The Meltdown

This is one of those vulnerable articles. It’s hoped that as I share about my/our weaknesses you too will be encouraged to own and accept your weaknesses, defeating any perfectionistic stride that tends to disrupt and even destroy relationships.Meltdown: think nuclear plant meltdown where the nuclear core is severely overheated and catastrophic damage results.We have a five-year-old, and very recently something happened that often happens at his age-and-stage. He had a meltdown. The process normally goes like this. Creative idea, build something, doesn’t work, frustration sets in, destroy the creation in anger. Not all the time, just occasionally. Dealing with pre-school children all the time, and having had another three children who are now adults, there’s nothing alarming in it. Besides, our five-year-old has witnessed us having meltdowns – and I can speak only for myself here.


There are all sorts of meltdowns, not just the angry ones, but also the teary ones, the anxious ones, the prideful ones, and the panicky ones.I want to share with you the kind of meltdown I’m capable of; this would happen occasionally in 2016 when I was thrust into an occupational world that I did not want any part of, but had to engage in just to support my family.I was very blessed to be offered work – two separate part-time positions – through friends, one of whom was my ex-wife, when pastoral ministry work went belly-up.Meltdowns occurred because of both jobs, but the case in point here centred around my job working with my ex-wife. These meltdowns never had anything to do with her – we, her and her husband and I, had a very good working relationship, always trying to outdo one another in what we gave.But it was the nature of the work that had me positioned like a fish out of water. I was packing chilled meals for home delivery, and so regularly my mind was doing backflips, that at times, my head was saying, ‘I cannot do this… it’s too hard… my brain is wired to work with people, one person at a time, not five or more tasks held in the mind at any one time, with noise, with pressure, with interruptions. (I need to say that since I burned out in 2005 my brain has some kind of permanent disability in managing many tasks simultaneously.) I was always fine when I got out on the road to do the deliveries, other than the times I had meltdowns. And this happened on a half dozen occasions.Here is the nature of that kind of meltdown. I would call my wife and say, panicked and in tears, ‘Darling, I cannot do this anymore… it’s too hard… my mind can’t keep up… I’m useless.’ After 10-minutes of hearing me out she would usually help me accept that I could get through the delivery run. I was usually fine after this. The inner meltdown in the presence of others manifested in an outward meltdown when it was safe with my wife.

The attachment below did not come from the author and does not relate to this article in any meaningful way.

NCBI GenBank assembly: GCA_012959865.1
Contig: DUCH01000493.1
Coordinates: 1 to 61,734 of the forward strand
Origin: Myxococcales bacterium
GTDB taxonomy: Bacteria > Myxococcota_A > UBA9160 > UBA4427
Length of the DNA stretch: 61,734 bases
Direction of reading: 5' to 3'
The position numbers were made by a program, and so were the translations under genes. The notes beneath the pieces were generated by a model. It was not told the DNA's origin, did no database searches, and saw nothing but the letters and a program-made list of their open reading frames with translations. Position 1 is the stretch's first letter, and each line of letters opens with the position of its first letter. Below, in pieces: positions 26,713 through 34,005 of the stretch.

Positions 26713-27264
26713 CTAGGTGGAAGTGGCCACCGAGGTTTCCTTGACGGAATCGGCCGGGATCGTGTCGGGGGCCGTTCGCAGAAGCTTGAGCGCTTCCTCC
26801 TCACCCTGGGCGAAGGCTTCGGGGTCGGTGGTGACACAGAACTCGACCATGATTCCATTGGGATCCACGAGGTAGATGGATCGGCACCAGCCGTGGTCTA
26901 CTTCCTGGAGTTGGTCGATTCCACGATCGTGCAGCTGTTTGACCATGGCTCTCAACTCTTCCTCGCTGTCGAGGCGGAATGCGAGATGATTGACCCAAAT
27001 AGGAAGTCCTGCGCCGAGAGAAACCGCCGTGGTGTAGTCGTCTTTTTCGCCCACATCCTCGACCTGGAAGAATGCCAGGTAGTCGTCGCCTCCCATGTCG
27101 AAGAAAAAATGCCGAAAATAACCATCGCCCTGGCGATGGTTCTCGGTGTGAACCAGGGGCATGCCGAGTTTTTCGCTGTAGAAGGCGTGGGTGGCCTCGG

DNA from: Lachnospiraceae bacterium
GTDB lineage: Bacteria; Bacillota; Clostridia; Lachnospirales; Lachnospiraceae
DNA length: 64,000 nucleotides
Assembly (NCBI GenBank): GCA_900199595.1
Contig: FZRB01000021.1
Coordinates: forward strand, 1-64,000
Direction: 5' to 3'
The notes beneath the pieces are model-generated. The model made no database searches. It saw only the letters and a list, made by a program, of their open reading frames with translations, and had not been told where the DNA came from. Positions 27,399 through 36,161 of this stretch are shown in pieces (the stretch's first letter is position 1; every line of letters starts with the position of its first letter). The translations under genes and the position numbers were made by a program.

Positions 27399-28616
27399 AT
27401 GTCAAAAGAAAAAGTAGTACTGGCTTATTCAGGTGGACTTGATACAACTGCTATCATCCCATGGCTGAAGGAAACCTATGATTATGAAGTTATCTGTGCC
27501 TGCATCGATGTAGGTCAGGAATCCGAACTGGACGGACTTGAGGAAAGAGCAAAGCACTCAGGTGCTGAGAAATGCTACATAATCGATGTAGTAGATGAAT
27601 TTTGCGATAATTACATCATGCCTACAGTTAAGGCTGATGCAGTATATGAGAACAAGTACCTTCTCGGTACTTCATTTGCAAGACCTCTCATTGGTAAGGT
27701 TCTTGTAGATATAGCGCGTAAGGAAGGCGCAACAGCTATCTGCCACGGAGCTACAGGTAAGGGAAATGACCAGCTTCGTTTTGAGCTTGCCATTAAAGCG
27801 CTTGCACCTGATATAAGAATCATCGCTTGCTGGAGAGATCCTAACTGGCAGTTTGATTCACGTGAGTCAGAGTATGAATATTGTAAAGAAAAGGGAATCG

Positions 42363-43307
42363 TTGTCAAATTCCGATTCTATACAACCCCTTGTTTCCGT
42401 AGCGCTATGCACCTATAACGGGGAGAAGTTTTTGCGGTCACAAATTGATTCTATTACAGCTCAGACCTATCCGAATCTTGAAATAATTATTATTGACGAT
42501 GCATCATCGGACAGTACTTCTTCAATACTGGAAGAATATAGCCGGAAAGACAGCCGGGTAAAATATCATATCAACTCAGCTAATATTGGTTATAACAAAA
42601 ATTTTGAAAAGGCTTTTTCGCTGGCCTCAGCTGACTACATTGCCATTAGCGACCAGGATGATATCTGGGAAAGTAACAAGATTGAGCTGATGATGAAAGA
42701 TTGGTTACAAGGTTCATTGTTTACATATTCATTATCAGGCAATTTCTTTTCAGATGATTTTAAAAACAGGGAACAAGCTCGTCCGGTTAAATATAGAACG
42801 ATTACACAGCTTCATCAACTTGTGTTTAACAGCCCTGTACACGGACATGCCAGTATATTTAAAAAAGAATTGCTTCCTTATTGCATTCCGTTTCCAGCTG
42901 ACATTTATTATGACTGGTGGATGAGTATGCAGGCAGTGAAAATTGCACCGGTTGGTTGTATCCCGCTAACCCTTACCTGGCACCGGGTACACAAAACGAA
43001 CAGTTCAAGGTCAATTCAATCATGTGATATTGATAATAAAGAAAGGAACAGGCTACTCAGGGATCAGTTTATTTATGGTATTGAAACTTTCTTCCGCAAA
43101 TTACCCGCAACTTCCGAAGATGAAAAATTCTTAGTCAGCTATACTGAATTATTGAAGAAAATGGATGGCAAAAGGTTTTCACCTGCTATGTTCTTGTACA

There was nothing wrong with the delivery driving job, and in fact it taught me important skills, helped me master a new degree of patience, gave me empathy for those in that kind of work, and it showed me what I’m not good at. And it showed me how, all through my life, I’ve had the capacity for this kind of depressed meltdown that comes straight out of my wounded child state.We all have meltdowns, even those who seem to have perfect lives, and especially those who look like they’ve got their lives under control.I don’t know a single person who hasn’t had a meltdown. So, what do we do with this?We stop feeling ashamed of them whilst we do all we can to limit the kind of damage meltdown can bring.

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